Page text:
An imaginative apologetic: Jesus or Nothing
EDITOR’S NOTE: In the following, Boyce College dean Dan DeWitt discusses his new book, Jesus or Nothing, with Towers editor Aaron Cline Hanbury. ACH: What is this book? DD: Probably the best way to answer that is to unpack the title. Some people have been excited about the book because they think it’s kind…
EDITOR’S NOTE: In the following, Boyce College dean Dan DeWitt discusses his new book, Jesus or Nothing, with Towers editor Aaron Cline Hanbury.
ACH: What is this book?
DD: Probably the best way to answer that is to unpack the title. Some people have been excited about the book because they think it’s kind of like “Jesus or bust,” you know, “It’s all or nothing,” and I can see where they would get that. But really “nothing” represents a worldview that sees the universe as pointing to itself, containing its own answers — Carl Sagan’s “the cosmos is all there is or was or ever will be.” And so the “nothing” is just a universe that has no transcendent meaning, no objective purpose or intrinsic worth. Either there’s a transcendent God who has revealed himself or we live in a universe that ultimately doesn’t care. So that’s the title, Jesus or Nothing: it’s Jesus or an atheistic worldview.
ACH: What are the two major premises in Jesus or Nothing?
DD: There are two propositions that I’m working on throughout the book. The first proposition is if atheism is true, there’s a loss of objective meaning and intrinsic worth. That’s not to say there’s not proximate meaning, but it’s just not objective; it’s not true for all people in all places at all time. And worth is not intrinsic to who we are; it’s something extrinsic. That’s one proposition I hope readers deal with, and that some of my skeptic friends have been dealing with in a really impressive way.
And the other proposition is, if Christianity is true, it would offer those things, objective values and intrinsic worth. So I hope readers will deal with that and respond to that, and I look forward — even as painful as it might be at times to read some of the reviews — to seeing how they’re doing just that.
ACH: You write that there are two routes humanity takes apart from God: hedonism and humanism. Can you explain that?
DD: In Romans 1, Paul says that God’s invisible attributes are clearly seen in what is made and that the wrath of God is revealed from heaven, which is totally different from Psalm 19, where the heavens declare the glory of God. So you see a contrast between, for a believer, the heavens declare glory and, for an unbeliever, they declare wrath. And it’s in Romans 1 where you see people who worship creation rather than creator, suppressing the truth of God in unrighteousness: that’s a hedonistic worldview, where pleasure becomes the highest virtue. And then, in Romans 2, you see religious leaders who are trying to establish righteousness apart from Christ, trying to use the law to justify themselves. That fits into a religious humanism where we’re the measure and the standard for our own goodness and where we can merit worth before God on our own.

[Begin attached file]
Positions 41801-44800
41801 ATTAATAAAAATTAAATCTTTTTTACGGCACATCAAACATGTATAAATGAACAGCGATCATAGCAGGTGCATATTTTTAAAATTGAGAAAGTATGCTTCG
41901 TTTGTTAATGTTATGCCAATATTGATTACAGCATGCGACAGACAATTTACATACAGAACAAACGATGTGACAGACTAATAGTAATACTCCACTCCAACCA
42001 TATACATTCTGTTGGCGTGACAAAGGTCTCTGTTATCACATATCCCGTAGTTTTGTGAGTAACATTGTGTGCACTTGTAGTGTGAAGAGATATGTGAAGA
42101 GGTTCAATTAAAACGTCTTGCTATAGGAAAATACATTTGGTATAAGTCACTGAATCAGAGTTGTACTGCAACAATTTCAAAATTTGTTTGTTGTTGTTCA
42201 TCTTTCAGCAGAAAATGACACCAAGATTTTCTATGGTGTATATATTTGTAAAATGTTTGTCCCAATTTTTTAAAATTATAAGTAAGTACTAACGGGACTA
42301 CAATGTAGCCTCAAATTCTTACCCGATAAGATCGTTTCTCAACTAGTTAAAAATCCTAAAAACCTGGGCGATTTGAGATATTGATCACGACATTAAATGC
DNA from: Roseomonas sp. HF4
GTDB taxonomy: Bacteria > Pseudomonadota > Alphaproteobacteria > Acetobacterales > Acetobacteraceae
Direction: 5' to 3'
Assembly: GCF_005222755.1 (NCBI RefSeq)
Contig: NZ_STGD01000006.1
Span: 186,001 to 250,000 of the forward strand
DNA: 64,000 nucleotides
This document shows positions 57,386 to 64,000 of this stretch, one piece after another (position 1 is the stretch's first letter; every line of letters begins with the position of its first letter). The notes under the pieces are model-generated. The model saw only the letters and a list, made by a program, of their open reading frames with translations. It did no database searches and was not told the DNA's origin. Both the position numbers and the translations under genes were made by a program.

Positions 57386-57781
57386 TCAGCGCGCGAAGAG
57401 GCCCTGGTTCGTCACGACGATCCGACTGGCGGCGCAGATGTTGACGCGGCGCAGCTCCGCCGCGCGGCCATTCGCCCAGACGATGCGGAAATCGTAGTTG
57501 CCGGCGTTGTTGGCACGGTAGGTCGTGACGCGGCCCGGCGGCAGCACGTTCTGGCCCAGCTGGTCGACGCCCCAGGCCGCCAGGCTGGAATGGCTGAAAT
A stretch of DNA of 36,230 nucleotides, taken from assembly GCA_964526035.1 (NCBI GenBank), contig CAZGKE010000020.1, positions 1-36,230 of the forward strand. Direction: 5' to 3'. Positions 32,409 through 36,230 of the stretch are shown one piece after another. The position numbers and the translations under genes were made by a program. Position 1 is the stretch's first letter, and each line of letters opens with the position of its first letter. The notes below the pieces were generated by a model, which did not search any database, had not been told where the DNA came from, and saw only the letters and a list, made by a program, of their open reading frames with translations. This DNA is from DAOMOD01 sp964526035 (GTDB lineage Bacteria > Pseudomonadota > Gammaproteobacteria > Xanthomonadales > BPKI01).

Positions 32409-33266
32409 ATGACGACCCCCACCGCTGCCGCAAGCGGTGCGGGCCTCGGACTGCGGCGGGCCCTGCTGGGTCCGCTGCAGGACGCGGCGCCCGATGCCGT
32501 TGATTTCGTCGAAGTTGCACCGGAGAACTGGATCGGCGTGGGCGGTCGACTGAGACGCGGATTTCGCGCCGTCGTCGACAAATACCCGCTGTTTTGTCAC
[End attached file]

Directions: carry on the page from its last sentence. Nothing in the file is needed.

Those are the flip sides of the same coin (the coin being our rebellion against God that manifests itself through hedonism and humanism). I think that’s a theme throughout Scripture — you see mankind going to one or the other. And I actually think the religious tendencies are the darker side of our depravity.
ACH: Why is Jesus better?
DD: Jesus is only better if the story is true. That’s where I think atheists are right: wishful thinking doesn’t change reality. But, I think on the other side of the coin, if we really don’t believe there’s free will and yet we live like there’s free will, that’s wishful thinking too. But if Christianity is true, we do have objective values and intrinsic worth. So it’s a hypothetical postulation: if Christianity is true, then it is better. If it’s false, then, as C.S. Lewis said, “Christianity, if true, is of utmost importance, if false is of no importance. The one thing it cannot be is moderately important.” And that’s why Pascal said his approach to apologetics was to seek to demonstrate that Christianity is plausible and desirable and then to show that it’s true. So I think Jesus, what he offers, is plausible and desirable. And in the end we find that those things only matter because the gospel is true.
ACH: You write that the gospel is the “theist’s guide to reality” and the “theory of everything.” Can you tease out these concepts?
DD: Theism best describes the world we live in. We are personal, rational beings who long for transcendence; we place trust in our cognitive abilities, our minds. I think theism gives a good reason for that. But, if the ultimate reality behind everything is just matter, eternal, non-personal, non-rational matter, then it’s hard to say we have good reason to trust our minds. Even the atheist philosopher Thomas Nagel, at New York University, in his recent, controversial book, says there must be something behind the cosmos other than just matter. Of course he doesn’t say what it is. The theism seems to answer that.